Church sows community garden, reaps plentiful harvest



FLINT TWP. — Could be that it’s hallowed ground or maybe just super fertile soil, judging by the bountiful harvest coming from the community garden of the Resurrection Reformed Church on Calkins Road.

It’s a first-time effort for most of the 10 to 12 church members involved in the garden whose previous experience was limited to growing a few tomatoes in their backyards.

The church’s Outreach Team kicked around the idea of starting a community garden for a few years before deciding the time was ripe, said Laura Sherwin, of Flint Township, one of the gardeners.

Seeds planted back in

June are now yielding baskets full of radishes, cucumbers, zucchini, summer squash, green beans, broccoli, beets, tomatoes and more.

So far, the church has donated nearly 300 pounds of produce from the garden to Carriage Town

Ministries in Flint, said Debbie

Stone of Flushing, the church office manager. It’s adding fresh foods to the regular supply of canned goods donated by church members weekly to

Many of the vegetables being harvested from the community garden by church members Laura Sherwin and Debbie Stone will be donated to Carriage Town Ministries.

Many of the vegetables being harvested from the community garden by church members Laura Sherwin and Debbie Stone will be donated to Carriage Town Ministries.

Carriage Town.

The church congregation helps themselves to surplus produce offered each Sunday after worship, Stone said.

The bounty also came in handy for a children’s cooking class last month, said co-pastor Kristi Kiel. The kids raided the garden for herbs to make pasta sauce and vegetables for pizza, she said.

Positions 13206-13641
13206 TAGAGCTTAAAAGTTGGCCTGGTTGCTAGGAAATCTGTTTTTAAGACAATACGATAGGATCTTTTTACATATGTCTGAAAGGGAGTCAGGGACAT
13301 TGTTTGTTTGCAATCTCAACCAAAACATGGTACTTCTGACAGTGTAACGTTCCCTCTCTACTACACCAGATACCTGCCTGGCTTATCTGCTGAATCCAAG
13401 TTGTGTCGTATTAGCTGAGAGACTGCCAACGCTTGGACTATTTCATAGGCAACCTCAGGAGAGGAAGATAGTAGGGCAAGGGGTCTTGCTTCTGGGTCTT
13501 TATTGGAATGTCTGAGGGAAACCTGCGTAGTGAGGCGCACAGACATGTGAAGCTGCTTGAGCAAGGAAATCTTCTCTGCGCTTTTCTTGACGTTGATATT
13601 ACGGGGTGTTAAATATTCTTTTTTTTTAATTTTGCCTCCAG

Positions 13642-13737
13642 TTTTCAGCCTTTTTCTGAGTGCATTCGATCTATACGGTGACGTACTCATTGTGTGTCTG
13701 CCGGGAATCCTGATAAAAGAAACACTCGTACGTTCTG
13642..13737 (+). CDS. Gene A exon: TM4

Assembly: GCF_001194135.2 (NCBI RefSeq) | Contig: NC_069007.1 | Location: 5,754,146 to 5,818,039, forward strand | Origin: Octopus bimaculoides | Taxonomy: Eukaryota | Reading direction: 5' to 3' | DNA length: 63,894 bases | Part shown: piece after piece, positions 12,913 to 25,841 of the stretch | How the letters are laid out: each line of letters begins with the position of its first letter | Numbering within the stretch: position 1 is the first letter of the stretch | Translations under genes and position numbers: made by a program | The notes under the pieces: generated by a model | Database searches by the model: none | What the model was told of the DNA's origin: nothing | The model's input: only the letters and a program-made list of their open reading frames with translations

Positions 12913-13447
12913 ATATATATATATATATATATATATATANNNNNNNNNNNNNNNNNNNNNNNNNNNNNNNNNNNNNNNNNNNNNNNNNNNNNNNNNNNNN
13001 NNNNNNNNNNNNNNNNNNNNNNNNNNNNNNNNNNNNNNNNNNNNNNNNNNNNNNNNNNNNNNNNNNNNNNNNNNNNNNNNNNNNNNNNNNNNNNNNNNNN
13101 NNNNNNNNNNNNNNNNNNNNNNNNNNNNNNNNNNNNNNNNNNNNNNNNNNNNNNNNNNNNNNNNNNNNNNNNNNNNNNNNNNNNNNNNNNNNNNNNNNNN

“I have hardly had to buy produce at all this summer,’’ Stone said. “I just grab something from the garden and that’s what we have for dinner.’’

Between the corn, cantaloupes, winter squash and pumpkins not quite ready for harvest, Stone estimated that the garden will keep producing until first frost.

Sherwin said the group chose which crops to plant with help from a church member who is a master gardener. The plot of land adjacent to the church was a vacant field with nothing on it for a long time.

Sherwin’s father-in-law, a lifelong Davison farmer, came out and plowed the ground for the garden and also donated some of the solar electric fence put up to discourage pests.

Besides vegetables, the garden also has sunflowers, zinnias and herbs.

Sherwin said the biggest wow factor was discovering their ability to create a thriving garden.

“It’s been really fun to see how things grow,’’ she said. “The soil must be really good, things have just thrived.’’

Based on such resounding success, the group already is making plans for next year.

“We have room to make it bigger, depending on how many more people want to make their own plot,’’ Stone said.

The also hope to expand community outreach.

“We’d like to have more involvement from the community,’’ Sherwin said. “The Outreach Team wants to focus on the community in the vicinity of the church.’’

Stone said that anyone interested in joining next year’s effort should call 732-4150 to find out the date of the group’s next meeting.

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